‘The pressure’s on us, and that’s the way it should be.’

It also sees them performing in the largest venues of their career.

‘The upcoming dates are going to be interesting. There was a conversation as to whether we should be performing in arenas.

‘I’ve been told so many times before that we’re a medium-sized venue band at best, but then we did Hyde Park, and that was our version of a small venue – everyone crammed into a relatively small space, and it proved we can perform to the larger crowd and hold our own. That was a one-off, now we have to see if we can do it on a tour.’

‘If you’ll excuse the vernacular, I don’t want to be like Coldplay. I don’t want to be the band that has to go out and play to like 90m people every time they go out. I want to have that kind of emotional contact with our fans.

‘That could all change with an arena tour, I guess – it depends how we approach it.’

Of course they wouldn’t be The Libertines if they weren’t still getting attention from the tabloids. The day before we spoke there was a story doing the rounds about Doherty getting punched at an after-party in Hong Kong by Swervedriver’s singer.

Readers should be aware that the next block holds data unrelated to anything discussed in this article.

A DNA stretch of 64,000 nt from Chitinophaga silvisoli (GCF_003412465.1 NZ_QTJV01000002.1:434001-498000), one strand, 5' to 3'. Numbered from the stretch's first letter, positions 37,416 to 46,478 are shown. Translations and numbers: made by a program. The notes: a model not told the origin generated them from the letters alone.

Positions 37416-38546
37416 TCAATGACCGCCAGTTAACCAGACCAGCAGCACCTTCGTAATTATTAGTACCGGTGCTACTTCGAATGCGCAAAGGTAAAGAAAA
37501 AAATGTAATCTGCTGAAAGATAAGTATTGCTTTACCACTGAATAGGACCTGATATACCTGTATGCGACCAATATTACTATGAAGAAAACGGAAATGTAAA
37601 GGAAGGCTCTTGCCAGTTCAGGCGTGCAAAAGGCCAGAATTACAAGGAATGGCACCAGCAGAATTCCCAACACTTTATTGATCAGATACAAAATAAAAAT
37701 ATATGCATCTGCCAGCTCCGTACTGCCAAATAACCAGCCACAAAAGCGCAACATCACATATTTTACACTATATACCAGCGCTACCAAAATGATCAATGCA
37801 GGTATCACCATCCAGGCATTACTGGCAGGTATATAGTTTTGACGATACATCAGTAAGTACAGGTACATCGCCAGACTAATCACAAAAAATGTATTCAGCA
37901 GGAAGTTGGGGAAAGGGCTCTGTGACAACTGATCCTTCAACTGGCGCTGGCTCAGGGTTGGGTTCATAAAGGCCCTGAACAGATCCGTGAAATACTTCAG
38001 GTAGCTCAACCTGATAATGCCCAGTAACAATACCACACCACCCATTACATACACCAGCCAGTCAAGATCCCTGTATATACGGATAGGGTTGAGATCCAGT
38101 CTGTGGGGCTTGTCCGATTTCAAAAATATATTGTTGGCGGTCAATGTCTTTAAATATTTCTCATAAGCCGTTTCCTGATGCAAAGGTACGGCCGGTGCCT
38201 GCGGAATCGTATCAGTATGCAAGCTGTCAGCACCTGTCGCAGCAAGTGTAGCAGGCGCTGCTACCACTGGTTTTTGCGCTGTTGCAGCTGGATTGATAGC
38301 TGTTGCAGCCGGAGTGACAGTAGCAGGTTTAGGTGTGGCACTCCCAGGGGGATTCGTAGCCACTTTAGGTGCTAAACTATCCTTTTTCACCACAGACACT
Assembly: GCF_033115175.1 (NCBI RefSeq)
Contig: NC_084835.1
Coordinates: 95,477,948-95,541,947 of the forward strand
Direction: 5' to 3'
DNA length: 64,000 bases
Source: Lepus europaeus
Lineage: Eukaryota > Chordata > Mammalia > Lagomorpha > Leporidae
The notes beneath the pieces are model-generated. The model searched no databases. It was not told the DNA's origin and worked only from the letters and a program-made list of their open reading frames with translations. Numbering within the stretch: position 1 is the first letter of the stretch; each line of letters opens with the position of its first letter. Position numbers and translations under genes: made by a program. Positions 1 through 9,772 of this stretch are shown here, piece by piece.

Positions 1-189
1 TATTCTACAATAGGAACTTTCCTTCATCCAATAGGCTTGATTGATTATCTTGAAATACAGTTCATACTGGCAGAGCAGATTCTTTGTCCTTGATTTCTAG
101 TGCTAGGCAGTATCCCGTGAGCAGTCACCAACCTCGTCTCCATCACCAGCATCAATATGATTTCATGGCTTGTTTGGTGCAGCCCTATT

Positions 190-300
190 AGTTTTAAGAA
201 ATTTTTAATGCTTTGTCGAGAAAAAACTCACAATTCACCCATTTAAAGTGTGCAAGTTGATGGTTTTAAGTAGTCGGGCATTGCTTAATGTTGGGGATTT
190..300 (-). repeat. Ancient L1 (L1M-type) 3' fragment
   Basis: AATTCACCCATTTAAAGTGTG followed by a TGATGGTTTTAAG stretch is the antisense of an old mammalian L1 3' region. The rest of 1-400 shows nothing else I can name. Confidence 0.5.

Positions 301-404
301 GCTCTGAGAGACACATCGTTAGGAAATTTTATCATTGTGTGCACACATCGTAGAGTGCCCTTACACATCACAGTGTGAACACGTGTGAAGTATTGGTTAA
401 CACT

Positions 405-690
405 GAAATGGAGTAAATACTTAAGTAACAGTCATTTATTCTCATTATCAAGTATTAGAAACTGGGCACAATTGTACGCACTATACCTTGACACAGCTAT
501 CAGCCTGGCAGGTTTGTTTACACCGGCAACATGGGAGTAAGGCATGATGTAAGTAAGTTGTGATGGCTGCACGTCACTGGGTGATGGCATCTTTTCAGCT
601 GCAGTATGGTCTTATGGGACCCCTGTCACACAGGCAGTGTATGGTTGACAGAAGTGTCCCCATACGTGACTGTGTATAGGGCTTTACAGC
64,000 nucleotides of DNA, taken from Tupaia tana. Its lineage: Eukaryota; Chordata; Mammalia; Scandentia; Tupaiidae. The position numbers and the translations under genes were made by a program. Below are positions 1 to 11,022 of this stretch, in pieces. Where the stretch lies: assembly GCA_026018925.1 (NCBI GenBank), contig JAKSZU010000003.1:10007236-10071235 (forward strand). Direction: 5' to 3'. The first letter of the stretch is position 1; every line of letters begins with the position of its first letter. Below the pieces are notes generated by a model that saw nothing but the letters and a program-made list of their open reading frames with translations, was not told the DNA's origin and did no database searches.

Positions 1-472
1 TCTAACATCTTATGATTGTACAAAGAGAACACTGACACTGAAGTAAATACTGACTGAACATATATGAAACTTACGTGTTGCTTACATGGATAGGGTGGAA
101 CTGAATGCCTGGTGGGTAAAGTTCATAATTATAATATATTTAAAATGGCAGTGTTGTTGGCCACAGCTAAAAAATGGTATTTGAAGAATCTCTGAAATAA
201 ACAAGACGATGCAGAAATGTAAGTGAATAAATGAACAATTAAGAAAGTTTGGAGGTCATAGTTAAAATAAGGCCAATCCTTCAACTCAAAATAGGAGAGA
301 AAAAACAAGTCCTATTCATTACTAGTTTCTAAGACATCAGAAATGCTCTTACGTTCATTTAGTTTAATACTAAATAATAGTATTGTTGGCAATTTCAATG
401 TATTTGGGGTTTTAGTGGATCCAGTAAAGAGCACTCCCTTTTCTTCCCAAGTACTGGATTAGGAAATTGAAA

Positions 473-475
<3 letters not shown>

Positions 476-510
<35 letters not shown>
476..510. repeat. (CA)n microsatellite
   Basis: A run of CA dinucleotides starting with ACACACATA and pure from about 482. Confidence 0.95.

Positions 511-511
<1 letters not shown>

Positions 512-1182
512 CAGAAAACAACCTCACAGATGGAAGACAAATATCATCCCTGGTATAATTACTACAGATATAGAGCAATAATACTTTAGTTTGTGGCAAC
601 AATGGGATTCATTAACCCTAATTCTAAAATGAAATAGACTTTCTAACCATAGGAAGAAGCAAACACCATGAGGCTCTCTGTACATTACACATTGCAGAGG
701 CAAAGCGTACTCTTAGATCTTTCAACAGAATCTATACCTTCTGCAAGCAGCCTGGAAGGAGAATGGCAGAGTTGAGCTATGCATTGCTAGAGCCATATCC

‘The altercation with Swervedriver, that happened, he wanted to talk about it, and people wanted to listen, and then they wanted to promote it.

‘There was nothing to talk about apart from the music up until that one show where that happened. Pete didn’t do anything, Carl didn’t do anything, John and I rarely do anything anyway.

‘What press was there to talk about? When something of that nature happens, it’s always going to be press-worthy.’

But is that attention a distraction?

‘It is, but it would be for anybody, it’s how we deal with it, that’s the question

‘ Do we deal with it in a way that’s so creatively positive that it then detracts from the press we’ve just received, or do we continue on the same path that we were already on, I’m hoping for the former.’

Ever the optimist, Gary reckons that now is the time for his band to seize the nettle, and be the band they could have been before all the other things got in the way.

‘All of the bad press, that negative press, that Pete had, if we weren’t doing anything else, Pete’s epitaph would be: “Dated Kate Moss, did lots of drugs and went to jail”.

‘No-one would talk about the fact that’s he’s this very creative singer, the emotional context of everything he writes, it grabs people’s attention, it’s almost visceral.

‘And now he has the opportunity to not only be this multi-creative member of a band with a jagged past, which is always interesting - it gives it an almost phoenix from the flames feel.

‘I’m a member of the band, but unless I do something like rob a bank, no-one’s interested in me on a daily basis and I’m fine with that, it would make my life very difficult otherwise.

‘Every band needs something them that catapults people. We’re in an age where the media is so prevalent, they need something. Everybody needs an angle, within reason, to help propel the music into people’s imaginations.